Libraries. School resource officers. Senior centers. These things are all part of the question facing the Prince William Board of County Supervisors: what does the county value—and how much is it willing to pay for those services?
County Executive Melissa Peacor gave a presentation last week to the Board of County Supervisors on the budget choices for the upcoming 2014 fiscal year. Peacor presented a wide range of choices that the county could make with its $914 million budget, making a distinction between mandated services, strategic choices the county has made in the past, and discretionary spending.
The county has already made steep cuts to some agencies in recent years, which narrows some of the options on the table. Peacor stressed that the choices she outlined were not necessarily paths she thought the Board should follow.
"This is the beginning of the discussion, not the end of the discussion, and I think that's important for everyone to understand," Peacor said. "Choices are choices, they are not necessarily recommendations."
Prince William County Schools takes up the lion's share of the budget—over 56 percent.
Public safety also takes up a sizeable portion of the budget. Prince William spent nearly $240 million on public safety in 2013. Just 8 percent of that are optional choices the county has made to provide services, Peacor said.
For instance, police enforcement on illegal immigration cost nearly $600,000. The county could also save millions by eliminating school resource officer positions and crossing guards at schools. The fire marshal's office is also a discretionary choice that the county has made in lieu of state services.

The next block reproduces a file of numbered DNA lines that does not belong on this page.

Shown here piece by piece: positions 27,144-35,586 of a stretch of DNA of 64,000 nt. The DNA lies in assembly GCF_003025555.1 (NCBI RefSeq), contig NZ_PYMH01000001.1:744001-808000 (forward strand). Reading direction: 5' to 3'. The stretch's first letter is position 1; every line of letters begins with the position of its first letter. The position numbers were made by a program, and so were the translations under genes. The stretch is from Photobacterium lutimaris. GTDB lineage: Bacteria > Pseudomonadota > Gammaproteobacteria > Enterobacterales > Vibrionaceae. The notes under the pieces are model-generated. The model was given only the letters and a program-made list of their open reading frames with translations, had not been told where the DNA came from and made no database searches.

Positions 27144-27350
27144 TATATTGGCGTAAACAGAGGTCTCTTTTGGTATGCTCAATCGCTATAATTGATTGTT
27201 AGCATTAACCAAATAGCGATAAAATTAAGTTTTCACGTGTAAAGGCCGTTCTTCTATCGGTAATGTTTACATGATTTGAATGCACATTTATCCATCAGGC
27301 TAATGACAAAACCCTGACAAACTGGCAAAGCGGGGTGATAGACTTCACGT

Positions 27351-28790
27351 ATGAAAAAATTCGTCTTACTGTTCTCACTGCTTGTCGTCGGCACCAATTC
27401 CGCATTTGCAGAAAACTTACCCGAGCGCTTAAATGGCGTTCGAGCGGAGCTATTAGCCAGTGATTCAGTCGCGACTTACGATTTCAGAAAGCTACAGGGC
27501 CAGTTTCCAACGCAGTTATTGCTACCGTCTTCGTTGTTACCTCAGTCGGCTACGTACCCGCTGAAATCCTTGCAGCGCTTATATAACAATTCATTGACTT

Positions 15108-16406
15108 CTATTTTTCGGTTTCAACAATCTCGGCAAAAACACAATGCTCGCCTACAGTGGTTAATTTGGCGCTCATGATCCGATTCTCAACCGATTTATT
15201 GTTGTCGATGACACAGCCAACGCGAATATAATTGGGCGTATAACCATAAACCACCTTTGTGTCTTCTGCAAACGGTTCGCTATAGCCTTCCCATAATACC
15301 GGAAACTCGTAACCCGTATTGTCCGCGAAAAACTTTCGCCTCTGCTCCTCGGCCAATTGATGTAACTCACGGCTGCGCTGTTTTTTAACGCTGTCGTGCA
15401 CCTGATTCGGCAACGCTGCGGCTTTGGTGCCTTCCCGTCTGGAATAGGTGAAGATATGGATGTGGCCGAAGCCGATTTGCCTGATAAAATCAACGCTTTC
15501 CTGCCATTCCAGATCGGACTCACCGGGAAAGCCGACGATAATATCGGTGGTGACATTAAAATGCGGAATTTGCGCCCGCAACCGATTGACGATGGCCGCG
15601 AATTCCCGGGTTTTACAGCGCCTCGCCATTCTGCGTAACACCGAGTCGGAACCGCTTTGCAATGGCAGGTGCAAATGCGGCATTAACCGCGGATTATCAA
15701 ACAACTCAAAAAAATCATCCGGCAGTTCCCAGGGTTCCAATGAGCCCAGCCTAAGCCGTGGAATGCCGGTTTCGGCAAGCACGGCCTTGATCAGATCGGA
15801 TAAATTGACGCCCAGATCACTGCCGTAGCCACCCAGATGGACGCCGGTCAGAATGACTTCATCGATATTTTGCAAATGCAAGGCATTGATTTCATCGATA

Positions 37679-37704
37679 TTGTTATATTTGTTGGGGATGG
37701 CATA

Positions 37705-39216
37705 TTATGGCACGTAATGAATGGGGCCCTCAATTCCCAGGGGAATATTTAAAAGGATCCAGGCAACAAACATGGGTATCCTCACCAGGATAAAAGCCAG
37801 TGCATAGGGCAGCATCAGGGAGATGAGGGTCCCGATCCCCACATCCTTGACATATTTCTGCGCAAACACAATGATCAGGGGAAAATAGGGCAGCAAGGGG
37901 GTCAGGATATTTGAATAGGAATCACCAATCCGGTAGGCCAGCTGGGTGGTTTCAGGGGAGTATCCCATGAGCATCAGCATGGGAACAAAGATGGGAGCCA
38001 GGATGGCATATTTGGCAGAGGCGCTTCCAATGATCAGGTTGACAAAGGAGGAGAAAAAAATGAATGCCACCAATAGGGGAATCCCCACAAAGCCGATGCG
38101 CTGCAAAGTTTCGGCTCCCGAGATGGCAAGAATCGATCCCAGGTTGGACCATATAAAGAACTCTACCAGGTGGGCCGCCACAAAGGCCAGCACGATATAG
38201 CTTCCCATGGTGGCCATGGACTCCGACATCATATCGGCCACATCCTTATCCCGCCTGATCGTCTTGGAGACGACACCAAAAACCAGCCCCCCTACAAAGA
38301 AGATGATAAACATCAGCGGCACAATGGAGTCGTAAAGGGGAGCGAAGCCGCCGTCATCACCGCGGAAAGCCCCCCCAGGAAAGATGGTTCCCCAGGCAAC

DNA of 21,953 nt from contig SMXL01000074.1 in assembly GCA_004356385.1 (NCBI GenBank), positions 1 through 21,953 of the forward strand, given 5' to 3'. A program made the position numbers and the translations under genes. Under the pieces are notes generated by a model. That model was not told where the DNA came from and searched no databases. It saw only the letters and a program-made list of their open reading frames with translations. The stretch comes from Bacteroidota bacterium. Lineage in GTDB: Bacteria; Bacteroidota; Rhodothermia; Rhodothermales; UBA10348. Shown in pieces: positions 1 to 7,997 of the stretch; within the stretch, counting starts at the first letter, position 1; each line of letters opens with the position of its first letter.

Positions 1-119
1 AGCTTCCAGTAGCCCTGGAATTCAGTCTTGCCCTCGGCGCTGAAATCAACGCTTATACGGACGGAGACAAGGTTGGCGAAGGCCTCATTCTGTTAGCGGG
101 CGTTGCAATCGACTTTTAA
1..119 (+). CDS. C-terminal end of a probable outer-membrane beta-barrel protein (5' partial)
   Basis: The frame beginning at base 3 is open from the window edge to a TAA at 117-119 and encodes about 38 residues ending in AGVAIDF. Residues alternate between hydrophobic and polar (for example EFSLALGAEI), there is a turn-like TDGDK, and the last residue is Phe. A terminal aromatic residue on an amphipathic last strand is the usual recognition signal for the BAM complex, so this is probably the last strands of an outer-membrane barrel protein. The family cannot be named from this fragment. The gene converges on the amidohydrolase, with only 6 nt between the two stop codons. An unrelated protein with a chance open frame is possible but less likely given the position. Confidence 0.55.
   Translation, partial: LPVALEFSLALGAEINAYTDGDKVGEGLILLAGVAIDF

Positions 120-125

But other areas, such as the library, human services, and parks, have a much wider discretionary budget, since much of these services are technically not mandated.
Human services has a budget of $33,580,942 each year, and funds services like mental health services and addiction treatment for adult detention center inmates.
Nonprofit organizations provide many of the county's community services and would take a hit if the county chose to stop funding.
"If we eliminate a community partner, that doesn't mean we're eliminating a need, and if we feel the need needs to be met, it could actually cost more for the government to provide it than it does for a nonprofit organization," Peacor said.
Prince William spends over $4 million for the Department of Public Health, a state agency. Only about 2 percent of that is mandated, Peacor said.
"The issue here is whether Prince William County wants to use local taxpayer dollars to fund state programs," Peacor said.
The library system is one of the most widely used county services. Over 62 percent of residents have library cards, Peacor's presentation showed. After $2.8 million in cuts over the past five years, choices are limited to drastic measures like closing all neighborhood libraries, shutting down neighborhood libraries two days a week, eliminating library educational and recreational programs.
Parks are another popular area with local residents. Nearly $30 million was spent on the park and recreation department last year.
Compensation was also an area of discussion, with the possibility of the county changing its overtime calculation and worker's compensation calculation, or passing on more health care costs to employees.
As the county eliminates services in other areas of government, the Board will review overhead costs as well.
The Board will consider Peacor's presentation and reconvene soon to discuss their recommended areas for cuts. To see the slides from Peacor's presentation, click on the PDF on the upper right.
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